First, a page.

A Guide to All Charges on Credit Cards

Credit Cards

If you haven’t started using credit cards yet, you may not be familiar with all the fees that come with them. Although many are minor and more of an annoyance than anything else, they can add up to hundreds of dollars annually if you aren’t careful. To help you learn which charges are essential and how to avoid paying them in the future, here are the eight most crucial credit card charges every cardholder should know about.

1. Balance Transfer Fee

A balance transfer fee is a charge assessed by a credit card company when you transfer your balance from one credit card to another. It’s typically 1-3% of the amount transferred, but it can be as high as 5%. However, if you’re carrying a large balance on your card, this could be an effective way to save money.

2. Late Payment Fee

If you don’t make your minimum monthly payment on time, you will be charged a late payment fee. Experts at SoFi state, “The fee is typically around $25, but it can be much higher depending on your card issuer and how much you owe. “This fee is avoidable by simply paying your monthly payment on time.

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3. Interest Rate (APR)

The interest charge on your credit card is the cost of borrowing money from the credit card issuer. It’s important to know what your APR is so you can avoid paying interest on your balance. APR is typically expressed as a percentage and can vary based on the type of credit card you have, your creditworthiness, and the prime rate. If you have a good credit score, you may be able to get a lower APR. To avoid paying interest, you’ll need to pay your balance in full each month.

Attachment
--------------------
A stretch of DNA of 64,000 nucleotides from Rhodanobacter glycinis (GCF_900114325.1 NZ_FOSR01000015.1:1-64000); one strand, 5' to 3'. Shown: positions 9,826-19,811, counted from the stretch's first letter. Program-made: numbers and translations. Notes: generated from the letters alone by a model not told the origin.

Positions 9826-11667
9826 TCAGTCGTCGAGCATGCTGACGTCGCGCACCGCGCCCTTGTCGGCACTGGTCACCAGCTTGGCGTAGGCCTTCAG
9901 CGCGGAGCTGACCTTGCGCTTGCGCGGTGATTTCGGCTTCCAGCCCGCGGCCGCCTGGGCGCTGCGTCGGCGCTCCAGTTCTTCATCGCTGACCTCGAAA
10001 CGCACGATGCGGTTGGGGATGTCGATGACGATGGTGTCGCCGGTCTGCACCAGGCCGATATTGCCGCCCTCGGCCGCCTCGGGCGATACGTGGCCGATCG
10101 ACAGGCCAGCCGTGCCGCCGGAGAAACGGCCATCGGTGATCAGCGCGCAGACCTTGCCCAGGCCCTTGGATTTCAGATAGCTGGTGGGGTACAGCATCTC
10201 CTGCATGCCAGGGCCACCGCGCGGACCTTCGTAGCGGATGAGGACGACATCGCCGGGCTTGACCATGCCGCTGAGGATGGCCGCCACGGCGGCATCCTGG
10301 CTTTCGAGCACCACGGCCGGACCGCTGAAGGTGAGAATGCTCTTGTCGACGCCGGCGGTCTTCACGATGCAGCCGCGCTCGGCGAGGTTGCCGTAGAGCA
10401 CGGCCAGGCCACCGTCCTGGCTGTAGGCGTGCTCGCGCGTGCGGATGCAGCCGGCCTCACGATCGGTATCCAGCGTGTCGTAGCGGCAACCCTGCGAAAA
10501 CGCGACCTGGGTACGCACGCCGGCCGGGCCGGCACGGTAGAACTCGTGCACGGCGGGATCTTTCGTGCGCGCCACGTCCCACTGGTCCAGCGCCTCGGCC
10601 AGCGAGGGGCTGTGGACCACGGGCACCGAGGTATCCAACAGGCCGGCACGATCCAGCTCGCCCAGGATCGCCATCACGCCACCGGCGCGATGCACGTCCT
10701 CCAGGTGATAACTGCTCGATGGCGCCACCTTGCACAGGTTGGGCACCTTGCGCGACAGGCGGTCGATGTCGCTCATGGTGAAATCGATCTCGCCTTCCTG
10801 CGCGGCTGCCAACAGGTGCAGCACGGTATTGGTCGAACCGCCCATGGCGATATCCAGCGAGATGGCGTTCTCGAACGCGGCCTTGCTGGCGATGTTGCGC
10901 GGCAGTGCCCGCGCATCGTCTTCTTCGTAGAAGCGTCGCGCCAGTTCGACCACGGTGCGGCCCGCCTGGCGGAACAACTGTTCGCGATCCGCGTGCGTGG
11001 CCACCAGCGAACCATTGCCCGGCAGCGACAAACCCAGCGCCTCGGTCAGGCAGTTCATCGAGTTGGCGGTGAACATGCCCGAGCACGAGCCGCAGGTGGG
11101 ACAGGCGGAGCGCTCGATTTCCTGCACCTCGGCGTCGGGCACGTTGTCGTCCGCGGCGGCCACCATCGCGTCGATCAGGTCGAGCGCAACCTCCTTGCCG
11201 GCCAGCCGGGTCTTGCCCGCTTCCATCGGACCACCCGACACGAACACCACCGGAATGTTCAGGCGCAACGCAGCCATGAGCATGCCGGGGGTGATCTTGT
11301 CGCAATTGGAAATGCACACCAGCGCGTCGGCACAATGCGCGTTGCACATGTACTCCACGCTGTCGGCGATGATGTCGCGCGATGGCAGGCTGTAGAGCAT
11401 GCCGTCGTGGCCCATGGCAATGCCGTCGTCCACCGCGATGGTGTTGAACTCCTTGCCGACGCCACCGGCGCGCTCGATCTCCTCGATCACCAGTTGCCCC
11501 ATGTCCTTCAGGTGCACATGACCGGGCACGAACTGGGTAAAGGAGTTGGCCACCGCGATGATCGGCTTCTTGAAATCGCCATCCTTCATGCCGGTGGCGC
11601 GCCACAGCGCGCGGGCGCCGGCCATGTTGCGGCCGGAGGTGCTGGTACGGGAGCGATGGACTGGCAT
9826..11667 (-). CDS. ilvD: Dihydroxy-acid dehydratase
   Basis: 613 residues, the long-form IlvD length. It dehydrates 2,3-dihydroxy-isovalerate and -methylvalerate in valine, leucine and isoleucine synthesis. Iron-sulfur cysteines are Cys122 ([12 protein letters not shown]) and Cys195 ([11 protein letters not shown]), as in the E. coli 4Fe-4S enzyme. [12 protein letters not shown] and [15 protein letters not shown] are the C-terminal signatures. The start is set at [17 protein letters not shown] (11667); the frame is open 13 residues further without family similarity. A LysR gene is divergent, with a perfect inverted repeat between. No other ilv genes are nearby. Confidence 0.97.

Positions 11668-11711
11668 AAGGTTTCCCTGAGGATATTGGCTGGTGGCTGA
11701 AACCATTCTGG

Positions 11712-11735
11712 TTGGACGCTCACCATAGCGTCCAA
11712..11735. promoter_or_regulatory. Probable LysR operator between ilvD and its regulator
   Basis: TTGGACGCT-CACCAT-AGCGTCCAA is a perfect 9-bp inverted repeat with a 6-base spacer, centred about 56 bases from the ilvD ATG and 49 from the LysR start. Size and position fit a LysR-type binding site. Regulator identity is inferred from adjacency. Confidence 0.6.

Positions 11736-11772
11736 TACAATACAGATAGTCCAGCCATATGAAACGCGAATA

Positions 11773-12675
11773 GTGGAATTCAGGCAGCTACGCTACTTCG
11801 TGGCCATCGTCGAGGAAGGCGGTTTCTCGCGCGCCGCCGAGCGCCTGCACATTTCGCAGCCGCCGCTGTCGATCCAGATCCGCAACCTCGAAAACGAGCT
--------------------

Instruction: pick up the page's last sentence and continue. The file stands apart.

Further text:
4. Foreign Transaction Fee

Your credit card company charges you a foreign transaction fee when you use your card outside the US. This fee can be as high as 3% of the total transaction amount, and it’s essential to be aware of because it can add up quickly if you’re not careful. The best way to avoid this fee is to use a credit card that doesn’t charge it or to use a debit card instead.

5. Annual Fee

Many credit cards come with an annual fee, which you pay once per year just for having the card. Sometimes, banks waive this fee for the first year. Annual fees can range from $0 to over $500, so it’s essential to know whether or not your card has one before you apply.

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6. Cash Advance Fee

If you take out a cash advance from an ATM with your credit card, you’ll be charged a cash advance fee. The fee is typically a percentage of the amount of money you withdraw, which can be pretty expensive. For example, withdrawing $100 from an ATM may be charged a $5 cash advance fee. That’s the equivalent of paying an interest rate of 5% for the privilege of getting your cash right away.

7. Balance Transfer Offer

A balance transfer offer is when you transfer the balance of one credit card to another credit card. This can help you save money on interest and pay off your debt faster.

8. Price Protection, Price Guarantee, and Purchase Protection Offers

Many credit cards offer price protection, price guarantee, or purchase protection on your purchases. This means that if you find a lower price for an item you purchased with your credit card, some institutions may reimburse you the difference.

At last, being aware of the various charges applied to your credit card is essential. By understanding these charges, you can avoid them and save money.

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About the Author: John Watson

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